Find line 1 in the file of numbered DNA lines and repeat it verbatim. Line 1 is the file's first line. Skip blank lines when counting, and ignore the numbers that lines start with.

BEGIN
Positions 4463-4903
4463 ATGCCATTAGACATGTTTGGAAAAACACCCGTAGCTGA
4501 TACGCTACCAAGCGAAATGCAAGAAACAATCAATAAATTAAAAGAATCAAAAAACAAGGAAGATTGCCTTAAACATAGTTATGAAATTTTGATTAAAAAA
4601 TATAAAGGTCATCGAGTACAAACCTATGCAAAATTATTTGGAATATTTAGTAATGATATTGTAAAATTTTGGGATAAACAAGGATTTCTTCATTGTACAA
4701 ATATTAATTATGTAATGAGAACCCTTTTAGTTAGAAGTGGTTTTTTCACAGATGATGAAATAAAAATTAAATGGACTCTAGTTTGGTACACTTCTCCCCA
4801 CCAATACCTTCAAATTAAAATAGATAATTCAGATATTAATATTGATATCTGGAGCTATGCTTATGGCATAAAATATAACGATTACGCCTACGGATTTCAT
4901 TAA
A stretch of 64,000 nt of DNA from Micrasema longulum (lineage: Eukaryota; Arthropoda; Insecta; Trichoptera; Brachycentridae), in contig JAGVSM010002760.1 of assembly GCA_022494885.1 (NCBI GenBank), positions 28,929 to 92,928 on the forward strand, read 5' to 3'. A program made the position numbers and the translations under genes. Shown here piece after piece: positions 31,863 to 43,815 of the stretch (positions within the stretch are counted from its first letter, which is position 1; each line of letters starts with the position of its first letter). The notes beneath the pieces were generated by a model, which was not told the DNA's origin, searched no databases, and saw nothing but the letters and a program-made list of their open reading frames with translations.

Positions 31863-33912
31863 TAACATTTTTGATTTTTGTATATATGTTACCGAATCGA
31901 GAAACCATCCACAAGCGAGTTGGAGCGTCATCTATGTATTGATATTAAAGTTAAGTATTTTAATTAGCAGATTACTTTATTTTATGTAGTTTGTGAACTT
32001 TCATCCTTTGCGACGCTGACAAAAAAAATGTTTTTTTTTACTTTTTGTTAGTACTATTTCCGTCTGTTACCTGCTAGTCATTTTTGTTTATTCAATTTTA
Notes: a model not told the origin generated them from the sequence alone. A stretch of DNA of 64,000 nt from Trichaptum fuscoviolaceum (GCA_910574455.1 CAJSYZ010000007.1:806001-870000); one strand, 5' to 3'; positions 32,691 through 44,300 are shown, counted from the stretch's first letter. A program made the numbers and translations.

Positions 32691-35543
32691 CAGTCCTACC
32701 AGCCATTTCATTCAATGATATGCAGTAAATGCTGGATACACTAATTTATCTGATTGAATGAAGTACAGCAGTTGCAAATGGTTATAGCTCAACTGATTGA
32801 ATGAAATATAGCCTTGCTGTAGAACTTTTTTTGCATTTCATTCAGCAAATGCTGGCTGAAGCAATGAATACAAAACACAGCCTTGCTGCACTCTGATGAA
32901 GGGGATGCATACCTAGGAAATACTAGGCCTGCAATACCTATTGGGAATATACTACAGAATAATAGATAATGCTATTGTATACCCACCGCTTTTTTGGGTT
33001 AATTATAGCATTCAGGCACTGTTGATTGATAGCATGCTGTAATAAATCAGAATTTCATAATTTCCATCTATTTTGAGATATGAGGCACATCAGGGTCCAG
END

Positions 4463-4903